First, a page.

This is an archived article that was published on sltrib.com in 2007, and information in the article may be outdated. It is provided only for personal research purposes and may not be reprinted.
A Pentagon agency took pains Wednesday to give Utahns a say on a test explosion proposed for the Nevada desert.
But many visitors complained instead they were frustrated, angry and as suspicious as ever about the Defense Threat Reduction Agency's (DTRA) so-called "Divine Strake" test, the detonation of 700 tons of conventional explosives to study the destruction of underground bunkers, like those used by the nation's foreign enemies.
More than 200 people toured displays providing data on the blast in a Grand America Hotel ballroom in Salt Lake City, one of three locations for "public information sessions" on the controversial explosion.
They were invited to question agency staff, fill in comment sheets, declare their thoughts to a court reporter or e-mail their comments later.
But they wanted more public input. Tension between the visitors and their government hosts bubbled over when Divine Strake opponent Kevin Donahue grabbed the attention of the whole room and asked opponents to speak up. And they did, whistling and cheering.
"This is not a public forum," called out one of the security guards who surrounded Donahue.
Just about everyone wished it had been - including U.S. Sen. Orrin Hatch, R-Utah, U.S. Rep. Jim Matheson, D-2nd District, and Republican Gov. Jon M. Huntsman Jr. - all of whom sent representatives to the meeting. Huntsman, in fact, has scheduled two state-sponsored public hearings later this month.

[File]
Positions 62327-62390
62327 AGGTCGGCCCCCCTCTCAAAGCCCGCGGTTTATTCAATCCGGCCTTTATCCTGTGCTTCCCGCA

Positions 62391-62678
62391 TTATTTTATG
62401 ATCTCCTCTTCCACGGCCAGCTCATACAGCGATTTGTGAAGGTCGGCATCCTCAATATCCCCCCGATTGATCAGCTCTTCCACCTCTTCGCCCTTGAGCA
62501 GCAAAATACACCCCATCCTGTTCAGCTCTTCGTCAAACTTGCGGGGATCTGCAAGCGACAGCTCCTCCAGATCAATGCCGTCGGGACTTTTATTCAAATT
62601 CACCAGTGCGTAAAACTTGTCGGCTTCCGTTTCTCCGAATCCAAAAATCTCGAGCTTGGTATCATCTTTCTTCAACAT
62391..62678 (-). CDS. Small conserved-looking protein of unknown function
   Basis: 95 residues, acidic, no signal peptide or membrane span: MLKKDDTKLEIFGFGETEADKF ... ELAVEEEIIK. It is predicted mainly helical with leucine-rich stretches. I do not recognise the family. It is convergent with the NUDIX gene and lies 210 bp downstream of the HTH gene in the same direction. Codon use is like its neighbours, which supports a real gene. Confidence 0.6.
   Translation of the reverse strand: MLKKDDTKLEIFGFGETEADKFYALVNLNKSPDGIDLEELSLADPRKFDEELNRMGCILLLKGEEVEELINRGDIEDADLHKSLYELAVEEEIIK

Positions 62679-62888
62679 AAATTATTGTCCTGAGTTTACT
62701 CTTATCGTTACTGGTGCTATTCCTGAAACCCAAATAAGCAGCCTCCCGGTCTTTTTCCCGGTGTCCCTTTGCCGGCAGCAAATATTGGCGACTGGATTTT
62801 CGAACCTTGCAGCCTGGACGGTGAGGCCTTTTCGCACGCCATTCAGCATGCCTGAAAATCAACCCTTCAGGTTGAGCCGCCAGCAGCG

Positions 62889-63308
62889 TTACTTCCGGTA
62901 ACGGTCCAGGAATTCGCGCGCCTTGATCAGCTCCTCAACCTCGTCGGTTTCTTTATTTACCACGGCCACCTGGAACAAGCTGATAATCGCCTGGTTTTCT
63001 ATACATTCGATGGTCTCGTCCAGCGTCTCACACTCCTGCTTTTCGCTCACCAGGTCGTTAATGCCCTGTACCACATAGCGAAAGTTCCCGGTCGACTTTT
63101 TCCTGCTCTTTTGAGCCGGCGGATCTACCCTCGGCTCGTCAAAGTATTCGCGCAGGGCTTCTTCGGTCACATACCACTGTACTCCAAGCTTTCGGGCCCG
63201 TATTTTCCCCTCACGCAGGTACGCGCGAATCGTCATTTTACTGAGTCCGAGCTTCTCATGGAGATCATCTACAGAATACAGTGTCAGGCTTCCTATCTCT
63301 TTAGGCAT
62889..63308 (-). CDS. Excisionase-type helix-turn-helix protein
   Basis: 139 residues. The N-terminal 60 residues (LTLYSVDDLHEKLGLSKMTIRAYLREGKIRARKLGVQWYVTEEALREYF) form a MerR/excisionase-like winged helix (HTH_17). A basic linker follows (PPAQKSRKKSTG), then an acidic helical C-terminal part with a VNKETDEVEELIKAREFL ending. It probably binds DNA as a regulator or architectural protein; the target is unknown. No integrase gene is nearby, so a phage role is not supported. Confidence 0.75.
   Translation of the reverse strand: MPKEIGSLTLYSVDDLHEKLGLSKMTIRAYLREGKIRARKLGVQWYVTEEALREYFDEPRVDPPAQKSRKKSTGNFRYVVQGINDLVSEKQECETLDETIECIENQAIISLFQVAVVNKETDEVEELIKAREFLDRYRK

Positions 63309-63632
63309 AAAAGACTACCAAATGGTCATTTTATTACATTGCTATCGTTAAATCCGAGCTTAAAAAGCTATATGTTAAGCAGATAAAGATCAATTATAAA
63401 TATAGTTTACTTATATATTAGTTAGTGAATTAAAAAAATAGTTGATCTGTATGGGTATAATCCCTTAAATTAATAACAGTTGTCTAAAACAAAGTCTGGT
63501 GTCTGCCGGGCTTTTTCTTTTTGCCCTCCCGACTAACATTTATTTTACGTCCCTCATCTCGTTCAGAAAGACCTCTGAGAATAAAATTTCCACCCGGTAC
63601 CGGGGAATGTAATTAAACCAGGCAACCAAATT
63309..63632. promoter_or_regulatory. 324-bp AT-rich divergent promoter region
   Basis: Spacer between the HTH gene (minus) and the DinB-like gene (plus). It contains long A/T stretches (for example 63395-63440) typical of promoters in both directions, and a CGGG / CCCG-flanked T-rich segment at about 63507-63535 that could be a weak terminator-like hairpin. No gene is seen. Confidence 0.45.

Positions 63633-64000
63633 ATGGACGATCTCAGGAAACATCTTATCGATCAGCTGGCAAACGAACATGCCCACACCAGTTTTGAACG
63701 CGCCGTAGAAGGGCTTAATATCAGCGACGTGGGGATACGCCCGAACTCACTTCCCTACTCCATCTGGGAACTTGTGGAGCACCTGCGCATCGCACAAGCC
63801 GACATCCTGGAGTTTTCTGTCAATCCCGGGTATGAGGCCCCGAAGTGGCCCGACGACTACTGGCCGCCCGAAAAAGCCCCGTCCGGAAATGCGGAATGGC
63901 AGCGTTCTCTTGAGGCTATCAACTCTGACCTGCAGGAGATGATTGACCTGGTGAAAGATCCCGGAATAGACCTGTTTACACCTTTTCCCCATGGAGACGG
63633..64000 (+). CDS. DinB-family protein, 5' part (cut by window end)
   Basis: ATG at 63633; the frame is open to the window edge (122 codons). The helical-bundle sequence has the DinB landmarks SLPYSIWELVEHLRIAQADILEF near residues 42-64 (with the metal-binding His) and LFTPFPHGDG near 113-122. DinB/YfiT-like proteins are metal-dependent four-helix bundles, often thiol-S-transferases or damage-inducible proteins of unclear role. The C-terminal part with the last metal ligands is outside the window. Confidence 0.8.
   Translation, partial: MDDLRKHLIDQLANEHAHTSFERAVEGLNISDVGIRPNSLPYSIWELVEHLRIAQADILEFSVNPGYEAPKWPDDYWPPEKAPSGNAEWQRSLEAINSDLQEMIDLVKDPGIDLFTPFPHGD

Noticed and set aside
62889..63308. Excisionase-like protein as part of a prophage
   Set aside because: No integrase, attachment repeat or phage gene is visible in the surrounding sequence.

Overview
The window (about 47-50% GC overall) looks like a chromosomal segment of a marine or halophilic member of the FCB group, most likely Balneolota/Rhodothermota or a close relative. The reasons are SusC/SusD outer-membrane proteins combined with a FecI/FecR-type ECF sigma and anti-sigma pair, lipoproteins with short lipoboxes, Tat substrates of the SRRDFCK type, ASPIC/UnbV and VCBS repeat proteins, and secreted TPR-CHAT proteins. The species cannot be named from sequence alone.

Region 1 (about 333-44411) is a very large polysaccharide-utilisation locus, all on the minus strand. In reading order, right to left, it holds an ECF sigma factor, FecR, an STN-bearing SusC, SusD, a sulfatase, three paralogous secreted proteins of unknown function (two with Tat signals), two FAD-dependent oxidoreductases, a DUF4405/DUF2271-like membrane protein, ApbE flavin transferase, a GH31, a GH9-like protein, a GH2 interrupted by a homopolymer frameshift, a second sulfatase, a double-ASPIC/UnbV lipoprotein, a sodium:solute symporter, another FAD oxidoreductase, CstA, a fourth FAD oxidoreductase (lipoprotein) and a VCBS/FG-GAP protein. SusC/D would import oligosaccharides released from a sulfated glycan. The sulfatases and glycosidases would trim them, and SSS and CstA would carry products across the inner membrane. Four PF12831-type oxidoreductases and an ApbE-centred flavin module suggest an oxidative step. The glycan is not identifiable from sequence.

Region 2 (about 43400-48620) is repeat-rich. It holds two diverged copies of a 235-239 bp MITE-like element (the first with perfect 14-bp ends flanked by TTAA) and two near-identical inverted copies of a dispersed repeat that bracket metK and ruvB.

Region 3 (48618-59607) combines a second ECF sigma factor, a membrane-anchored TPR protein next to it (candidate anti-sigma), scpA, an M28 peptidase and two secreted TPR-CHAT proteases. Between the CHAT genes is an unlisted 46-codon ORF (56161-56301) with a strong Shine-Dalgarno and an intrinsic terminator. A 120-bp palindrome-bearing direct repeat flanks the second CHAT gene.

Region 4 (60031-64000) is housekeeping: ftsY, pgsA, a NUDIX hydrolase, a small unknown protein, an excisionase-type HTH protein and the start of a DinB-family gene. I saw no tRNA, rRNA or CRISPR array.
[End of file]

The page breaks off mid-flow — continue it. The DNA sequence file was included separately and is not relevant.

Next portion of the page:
DTRA's David Rigby pointed out the strong attendance at the open house, itself an added effort to engage the public on the environmental assessment for Divine Strake.
"I think it went very well," he said. "I'm pleased with the turnout."
Disappointed Holladay resident Kathleen Bourne had hoped for an exchange of ideas as in a public hearing.
"They have diluted any group dynamics," said Bourne, who is worried about the possible health impacts of the radiation-tainted debris cloud. "But I think that might be what they intended."
Anna Bowman, a Salt Lake Valley eighth-grader, said the test frightens her, considering what happened after atomic weapons explosions conducted previously at the test site.
"We can't really be sure if these so-called safe tests are going to have any long-term effects that we don't know about," she said.
Donahue phoned in an assault report against the security guards who tried to hustle him from the room. As he waited for police, he said: "I don't know if there is anything wrong about speaking out and saying what you think. Do they really want to hear?"
In the month remaining for public comment on Divine Strake, many Utahns are expected to ask for more detailed environmental study and in-depth public hearings.
Utah's own meetings
There are two public hearings on Divine Strake held by the state.
* ST. GEORGE:
Jan. 18, 5-8 p.m., Dixie State College, Dunford Auditorium, Browning Building, 225 S. 700 East
* SALT LAKE CITY:
Jan. 24, 5:30-8:30 p.m., state Capitol, West Building, Room 135, 450 N. State St.